Hello, my name is Anatole Konstantin. When I was ten years old, my father was taken from my home in the middle of the night by Stalin’s Secret Police. He disappeared and we later discovered that he was accused of espionage because he corresponded with his parents in Romania. Our family became labeled as “enemies of the people” and we were banned from our town. I spent the next few years as a starving refugee working on a collective farm in Kazakhstan with my mother and baby brother. When the war ended, we escaped to Poland and then West Germany. I ended up in Munich where I was able to attend the technical university. After becoming a citizen of the United States in 1955, I worked on the Titan Intercontinental Ballistic Missile Launcher and later started an engineering company that I have been working at for the past 46 years. I wrote a memoir called “A Red Boyhood: Growing Up Under Stalin”, published by University of Missouri Press, which details my experiences living in the Soviet Union and later fleeing. I recently taught a course at the local community college entitled “The Rise and Fall of the Soviet Empire” and I am currently writing the sequel to A Red Boyhood titled “America Through the Eyes of an Immigrant”.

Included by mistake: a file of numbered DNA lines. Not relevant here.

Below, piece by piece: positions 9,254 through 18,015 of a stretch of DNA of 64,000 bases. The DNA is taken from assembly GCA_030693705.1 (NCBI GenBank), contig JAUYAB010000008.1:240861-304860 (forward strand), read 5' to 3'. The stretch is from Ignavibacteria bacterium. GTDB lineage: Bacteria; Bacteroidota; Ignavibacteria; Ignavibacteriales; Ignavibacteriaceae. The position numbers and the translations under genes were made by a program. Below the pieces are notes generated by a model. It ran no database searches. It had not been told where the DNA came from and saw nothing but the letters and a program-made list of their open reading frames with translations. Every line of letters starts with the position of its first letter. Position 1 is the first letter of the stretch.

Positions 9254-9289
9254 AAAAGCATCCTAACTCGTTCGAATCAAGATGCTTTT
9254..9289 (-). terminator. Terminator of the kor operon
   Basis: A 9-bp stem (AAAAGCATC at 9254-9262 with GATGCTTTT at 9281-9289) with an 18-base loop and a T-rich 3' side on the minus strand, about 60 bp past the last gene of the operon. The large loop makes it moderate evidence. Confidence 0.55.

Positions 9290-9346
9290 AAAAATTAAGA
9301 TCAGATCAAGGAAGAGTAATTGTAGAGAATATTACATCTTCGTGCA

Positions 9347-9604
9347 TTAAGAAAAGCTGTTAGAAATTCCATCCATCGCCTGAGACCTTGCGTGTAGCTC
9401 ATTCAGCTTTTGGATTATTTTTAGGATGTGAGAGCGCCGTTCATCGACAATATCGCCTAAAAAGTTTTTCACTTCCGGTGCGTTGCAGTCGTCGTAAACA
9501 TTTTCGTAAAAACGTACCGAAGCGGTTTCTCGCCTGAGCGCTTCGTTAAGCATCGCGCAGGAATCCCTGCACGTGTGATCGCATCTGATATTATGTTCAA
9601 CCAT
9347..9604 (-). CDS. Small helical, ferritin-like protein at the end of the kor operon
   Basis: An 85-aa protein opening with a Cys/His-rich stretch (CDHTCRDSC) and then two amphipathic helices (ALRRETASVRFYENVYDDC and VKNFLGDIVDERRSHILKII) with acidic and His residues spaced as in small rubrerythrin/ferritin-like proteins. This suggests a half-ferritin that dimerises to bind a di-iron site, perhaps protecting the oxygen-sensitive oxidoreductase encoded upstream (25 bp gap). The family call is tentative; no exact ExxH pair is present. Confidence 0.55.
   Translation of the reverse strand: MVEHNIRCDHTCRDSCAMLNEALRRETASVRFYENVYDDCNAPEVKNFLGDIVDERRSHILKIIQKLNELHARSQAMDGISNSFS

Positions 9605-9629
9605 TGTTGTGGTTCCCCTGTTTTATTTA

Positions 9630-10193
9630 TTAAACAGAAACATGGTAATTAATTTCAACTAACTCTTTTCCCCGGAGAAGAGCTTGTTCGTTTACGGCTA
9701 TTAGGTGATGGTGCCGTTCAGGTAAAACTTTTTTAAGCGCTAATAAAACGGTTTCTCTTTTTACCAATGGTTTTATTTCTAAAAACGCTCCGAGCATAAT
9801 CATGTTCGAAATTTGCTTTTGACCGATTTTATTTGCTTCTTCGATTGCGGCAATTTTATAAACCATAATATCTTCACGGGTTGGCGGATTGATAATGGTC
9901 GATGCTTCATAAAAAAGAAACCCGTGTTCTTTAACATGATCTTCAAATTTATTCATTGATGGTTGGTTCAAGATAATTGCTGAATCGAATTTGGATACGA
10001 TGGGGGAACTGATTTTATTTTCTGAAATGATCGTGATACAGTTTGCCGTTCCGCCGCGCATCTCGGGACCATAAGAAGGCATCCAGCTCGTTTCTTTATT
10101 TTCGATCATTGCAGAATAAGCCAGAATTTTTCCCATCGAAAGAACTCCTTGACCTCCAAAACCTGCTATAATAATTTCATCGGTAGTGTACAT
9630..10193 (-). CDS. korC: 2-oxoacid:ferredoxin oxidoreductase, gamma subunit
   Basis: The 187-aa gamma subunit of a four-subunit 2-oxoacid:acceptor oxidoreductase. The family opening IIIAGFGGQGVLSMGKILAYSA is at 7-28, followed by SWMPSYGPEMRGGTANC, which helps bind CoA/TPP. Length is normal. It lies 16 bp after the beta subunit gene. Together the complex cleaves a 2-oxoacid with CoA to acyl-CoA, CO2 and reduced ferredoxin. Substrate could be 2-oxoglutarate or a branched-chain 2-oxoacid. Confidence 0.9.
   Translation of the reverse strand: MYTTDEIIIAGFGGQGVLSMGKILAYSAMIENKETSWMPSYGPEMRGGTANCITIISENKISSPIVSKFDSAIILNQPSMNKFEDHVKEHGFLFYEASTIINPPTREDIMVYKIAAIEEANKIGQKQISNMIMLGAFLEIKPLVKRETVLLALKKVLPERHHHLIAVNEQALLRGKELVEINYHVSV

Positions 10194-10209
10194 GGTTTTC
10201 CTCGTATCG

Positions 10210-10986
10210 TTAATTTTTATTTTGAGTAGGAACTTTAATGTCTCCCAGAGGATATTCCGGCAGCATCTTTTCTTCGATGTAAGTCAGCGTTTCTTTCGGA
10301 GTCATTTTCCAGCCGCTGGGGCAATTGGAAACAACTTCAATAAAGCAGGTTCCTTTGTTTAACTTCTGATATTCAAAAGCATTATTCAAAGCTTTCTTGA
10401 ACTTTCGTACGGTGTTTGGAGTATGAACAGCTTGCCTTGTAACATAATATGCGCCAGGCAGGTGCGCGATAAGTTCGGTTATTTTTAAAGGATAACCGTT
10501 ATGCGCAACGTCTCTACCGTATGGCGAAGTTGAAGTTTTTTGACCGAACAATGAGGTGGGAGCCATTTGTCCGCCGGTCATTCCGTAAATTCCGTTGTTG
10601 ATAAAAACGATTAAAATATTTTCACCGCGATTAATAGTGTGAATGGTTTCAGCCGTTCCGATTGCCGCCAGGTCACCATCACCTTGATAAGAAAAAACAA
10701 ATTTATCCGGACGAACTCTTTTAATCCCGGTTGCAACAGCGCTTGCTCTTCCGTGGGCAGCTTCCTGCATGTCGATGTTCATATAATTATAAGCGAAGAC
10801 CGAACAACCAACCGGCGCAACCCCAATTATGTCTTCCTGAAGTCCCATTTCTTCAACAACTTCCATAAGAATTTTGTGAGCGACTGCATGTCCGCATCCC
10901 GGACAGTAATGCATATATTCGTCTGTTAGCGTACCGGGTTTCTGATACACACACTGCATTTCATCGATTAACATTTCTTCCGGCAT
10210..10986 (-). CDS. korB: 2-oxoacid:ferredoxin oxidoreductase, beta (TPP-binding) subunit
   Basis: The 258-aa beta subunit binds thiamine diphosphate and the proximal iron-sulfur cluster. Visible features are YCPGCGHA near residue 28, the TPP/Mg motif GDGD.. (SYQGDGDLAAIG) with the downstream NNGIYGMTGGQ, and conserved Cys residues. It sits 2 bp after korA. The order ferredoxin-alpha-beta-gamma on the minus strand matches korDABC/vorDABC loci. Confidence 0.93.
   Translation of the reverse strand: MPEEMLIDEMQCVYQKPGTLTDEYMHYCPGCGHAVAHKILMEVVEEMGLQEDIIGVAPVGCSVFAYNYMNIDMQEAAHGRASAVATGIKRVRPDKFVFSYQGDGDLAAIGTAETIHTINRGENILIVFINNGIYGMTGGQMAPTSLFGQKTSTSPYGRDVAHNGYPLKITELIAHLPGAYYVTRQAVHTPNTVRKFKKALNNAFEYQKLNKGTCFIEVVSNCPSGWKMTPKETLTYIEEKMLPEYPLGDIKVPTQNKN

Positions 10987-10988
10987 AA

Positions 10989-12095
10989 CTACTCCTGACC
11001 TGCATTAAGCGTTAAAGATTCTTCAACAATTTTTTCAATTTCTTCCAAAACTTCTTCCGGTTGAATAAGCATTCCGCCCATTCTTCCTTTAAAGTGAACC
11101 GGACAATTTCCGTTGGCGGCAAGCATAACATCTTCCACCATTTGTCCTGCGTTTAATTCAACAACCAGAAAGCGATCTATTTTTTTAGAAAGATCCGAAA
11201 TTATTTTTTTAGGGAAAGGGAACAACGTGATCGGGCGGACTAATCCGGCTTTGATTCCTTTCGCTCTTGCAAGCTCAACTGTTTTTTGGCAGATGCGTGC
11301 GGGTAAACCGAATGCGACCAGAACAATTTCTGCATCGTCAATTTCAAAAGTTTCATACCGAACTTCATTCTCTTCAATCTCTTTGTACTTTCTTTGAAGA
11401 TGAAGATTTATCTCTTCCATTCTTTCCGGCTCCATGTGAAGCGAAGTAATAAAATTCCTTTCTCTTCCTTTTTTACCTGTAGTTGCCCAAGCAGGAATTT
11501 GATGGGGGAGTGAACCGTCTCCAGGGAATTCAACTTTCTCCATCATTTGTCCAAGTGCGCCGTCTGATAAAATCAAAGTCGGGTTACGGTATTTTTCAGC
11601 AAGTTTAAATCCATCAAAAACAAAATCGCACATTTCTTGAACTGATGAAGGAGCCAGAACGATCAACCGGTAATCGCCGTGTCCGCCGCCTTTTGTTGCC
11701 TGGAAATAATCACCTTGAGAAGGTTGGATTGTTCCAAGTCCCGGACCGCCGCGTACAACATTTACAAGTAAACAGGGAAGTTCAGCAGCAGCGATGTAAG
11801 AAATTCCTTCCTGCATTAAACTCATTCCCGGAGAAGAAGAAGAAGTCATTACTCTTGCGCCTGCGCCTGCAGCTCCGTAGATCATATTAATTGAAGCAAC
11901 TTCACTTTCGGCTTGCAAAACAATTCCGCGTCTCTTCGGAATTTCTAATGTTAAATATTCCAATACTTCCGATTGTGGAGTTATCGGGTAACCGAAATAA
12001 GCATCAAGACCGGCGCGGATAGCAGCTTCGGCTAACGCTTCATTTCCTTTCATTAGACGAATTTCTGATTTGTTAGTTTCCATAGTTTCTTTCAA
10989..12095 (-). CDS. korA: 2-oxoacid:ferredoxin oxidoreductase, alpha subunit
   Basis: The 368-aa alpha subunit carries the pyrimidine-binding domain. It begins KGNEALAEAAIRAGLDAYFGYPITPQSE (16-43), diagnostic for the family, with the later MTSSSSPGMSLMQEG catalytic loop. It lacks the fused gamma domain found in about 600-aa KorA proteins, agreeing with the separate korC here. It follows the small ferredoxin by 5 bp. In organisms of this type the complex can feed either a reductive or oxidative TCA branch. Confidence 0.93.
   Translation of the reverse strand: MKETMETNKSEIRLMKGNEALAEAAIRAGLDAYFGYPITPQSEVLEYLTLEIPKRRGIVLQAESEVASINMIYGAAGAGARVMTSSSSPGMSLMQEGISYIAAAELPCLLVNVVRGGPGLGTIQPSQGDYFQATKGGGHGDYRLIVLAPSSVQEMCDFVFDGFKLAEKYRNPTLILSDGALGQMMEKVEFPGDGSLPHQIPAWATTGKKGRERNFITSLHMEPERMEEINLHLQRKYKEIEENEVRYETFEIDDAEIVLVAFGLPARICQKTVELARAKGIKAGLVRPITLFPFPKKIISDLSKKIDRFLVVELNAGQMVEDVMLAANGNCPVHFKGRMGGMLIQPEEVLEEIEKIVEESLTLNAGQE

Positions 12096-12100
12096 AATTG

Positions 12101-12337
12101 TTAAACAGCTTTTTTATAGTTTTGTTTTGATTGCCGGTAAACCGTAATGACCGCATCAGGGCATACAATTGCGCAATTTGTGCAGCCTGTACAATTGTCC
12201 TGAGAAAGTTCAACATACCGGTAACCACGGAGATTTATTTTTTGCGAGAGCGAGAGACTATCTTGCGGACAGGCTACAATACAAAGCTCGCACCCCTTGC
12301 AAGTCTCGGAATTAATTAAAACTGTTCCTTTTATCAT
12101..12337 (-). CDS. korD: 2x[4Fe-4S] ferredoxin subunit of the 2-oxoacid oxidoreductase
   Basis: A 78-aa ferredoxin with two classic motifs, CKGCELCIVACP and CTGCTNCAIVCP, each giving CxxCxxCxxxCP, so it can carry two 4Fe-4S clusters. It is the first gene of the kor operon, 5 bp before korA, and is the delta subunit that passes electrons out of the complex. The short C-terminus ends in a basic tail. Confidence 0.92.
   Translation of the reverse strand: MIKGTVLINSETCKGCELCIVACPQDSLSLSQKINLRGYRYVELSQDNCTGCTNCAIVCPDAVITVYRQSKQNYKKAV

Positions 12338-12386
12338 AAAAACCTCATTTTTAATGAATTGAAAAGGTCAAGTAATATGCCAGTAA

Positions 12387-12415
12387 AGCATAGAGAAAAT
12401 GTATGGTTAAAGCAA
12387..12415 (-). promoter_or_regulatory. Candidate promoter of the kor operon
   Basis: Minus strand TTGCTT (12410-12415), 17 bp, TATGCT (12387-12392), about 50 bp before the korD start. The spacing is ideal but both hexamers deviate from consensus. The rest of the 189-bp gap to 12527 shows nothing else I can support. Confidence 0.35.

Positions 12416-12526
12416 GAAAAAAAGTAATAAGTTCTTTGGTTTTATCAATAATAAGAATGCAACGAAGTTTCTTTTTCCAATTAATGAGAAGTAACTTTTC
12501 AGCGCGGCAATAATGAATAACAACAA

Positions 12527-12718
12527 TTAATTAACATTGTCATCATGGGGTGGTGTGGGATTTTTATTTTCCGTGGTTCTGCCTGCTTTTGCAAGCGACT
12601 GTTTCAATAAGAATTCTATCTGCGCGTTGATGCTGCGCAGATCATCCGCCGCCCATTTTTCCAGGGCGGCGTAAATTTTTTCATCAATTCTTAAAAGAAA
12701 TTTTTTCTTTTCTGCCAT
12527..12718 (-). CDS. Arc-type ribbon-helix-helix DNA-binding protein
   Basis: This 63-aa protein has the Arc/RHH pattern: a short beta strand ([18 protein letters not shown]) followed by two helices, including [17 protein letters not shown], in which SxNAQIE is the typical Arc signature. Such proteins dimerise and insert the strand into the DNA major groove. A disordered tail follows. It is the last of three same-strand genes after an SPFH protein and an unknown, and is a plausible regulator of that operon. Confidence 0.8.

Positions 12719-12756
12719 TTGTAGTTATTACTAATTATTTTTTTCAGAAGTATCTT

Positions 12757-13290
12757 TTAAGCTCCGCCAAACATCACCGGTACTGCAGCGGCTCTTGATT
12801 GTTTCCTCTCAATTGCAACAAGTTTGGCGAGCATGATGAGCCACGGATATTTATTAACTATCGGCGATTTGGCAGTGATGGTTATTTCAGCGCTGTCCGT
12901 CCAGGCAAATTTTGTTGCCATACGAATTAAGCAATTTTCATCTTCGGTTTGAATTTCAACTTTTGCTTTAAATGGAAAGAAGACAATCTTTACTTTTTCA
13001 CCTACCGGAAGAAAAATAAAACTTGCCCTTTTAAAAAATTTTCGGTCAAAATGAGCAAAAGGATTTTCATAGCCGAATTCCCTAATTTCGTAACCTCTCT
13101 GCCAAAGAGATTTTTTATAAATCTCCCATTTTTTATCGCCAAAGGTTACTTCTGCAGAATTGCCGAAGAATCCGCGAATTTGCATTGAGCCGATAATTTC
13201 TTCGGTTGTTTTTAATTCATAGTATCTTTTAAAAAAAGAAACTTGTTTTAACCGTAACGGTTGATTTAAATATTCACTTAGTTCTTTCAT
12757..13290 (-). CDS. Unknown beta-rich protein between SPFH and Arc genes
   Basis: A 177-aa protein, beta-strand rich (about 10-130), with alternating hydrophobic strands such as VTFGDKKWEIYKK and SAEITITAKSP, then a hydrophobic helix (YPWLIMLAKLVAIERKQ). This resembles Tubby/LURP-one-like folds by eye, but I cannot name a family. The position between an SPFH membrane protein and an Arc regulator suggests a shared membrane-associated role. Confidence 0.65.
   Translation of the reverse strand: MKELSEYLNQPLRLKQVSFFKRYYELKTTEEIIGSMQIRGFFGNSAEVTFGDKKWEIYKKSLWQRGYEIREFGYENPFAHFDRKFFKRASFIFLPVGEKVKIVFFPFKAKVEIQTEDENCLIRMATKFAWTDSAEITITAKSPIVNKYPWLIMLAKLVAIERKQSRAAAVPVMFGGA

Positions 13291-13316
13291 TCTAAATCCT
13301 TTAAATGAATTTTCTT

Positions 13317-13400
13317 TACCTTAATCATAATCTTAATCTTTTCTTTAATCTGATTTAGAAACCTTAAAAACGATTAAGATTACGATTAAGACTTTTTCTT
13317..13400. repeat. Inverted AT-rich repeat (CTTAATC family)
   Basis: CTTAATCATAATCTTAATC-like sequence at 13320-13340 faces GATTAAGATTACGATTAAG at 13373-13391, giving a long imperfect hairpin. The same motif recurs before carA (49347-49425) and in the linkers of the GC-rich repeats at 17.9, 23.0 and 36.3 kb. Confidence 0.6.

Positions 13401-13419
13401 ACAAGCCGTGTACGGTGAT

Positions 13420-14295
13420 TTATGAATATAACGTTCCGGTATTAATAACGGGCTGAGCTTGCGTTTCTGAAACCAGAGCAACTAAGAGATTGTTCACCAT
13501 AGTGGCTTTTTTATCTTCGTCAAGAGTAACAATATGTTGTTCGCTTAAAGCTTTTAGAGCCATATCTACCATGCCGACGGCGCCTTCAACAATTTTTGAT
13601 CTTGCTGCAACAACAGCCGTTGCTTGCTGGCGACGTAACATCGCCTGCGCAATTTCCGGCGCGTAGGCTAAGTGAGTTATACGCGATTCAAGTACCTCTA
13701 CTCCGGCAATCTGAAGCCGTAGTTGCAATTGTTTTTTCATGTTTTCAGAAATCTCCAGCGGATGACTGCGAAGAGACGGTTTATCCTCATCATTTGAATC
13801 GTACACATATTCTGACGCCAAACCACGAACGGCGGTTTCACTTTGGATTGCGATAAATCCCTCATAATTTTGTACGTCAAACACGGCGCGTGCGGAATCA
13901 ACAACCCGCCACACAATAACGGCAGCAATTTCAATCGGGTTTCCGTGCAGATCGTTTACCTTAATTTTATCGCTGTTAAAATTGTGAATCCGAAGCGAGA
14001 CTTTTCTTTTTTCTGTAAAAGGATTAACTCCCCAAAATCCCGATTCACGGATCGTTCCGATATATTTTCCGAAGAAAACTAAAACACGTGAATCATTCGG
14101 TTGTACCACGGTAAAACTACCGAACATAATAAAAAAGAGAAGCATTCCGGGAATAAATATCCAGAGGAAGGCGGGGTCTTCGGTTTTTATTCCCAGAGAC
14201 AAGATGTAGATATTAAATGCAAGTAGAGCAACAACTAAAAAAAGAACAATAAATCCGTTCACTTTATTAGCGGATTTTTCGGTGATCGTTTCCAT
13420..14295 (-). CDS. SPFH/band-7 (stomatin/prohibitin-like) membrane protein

Here is a picture of me from 1947.

My book is available on Amazon as hardcover, Kindle download, and Audiobook: http://www.amazon.com/Red-Boyhood-Growing-Under-Stalin/dp/0826217877

Proof: http://imgur.com/gFPC0Xp.jpg

My grandson, Miles, is typing my replies for me.

Edit (5:36pm Eastern): Thank you for all of your questions. You can read more about my experiences in my memoir. Sorry I could not answer all of your questions, but I will try to answer more of them at another time.

Comments: 2565 • Responses: 44  • Date: 

JTGuitarnerd1218 karma

Do you think that Putin is dangerous?

AnatoleKonstantin1946 karma

Putin is trying to restore Russia to its previous power and influence in the neighboring countries. It is difficult to predict how far he would go. It all depends on the reaction of the world. Many Russians agree with him and he is still very popular. He is trying to replace the ideas of communism with the ideas of nationalism.

wizardkick916 karma

Did you ever go back to the Soviet Union/Russia?

AnatoleKonstantin1857 karma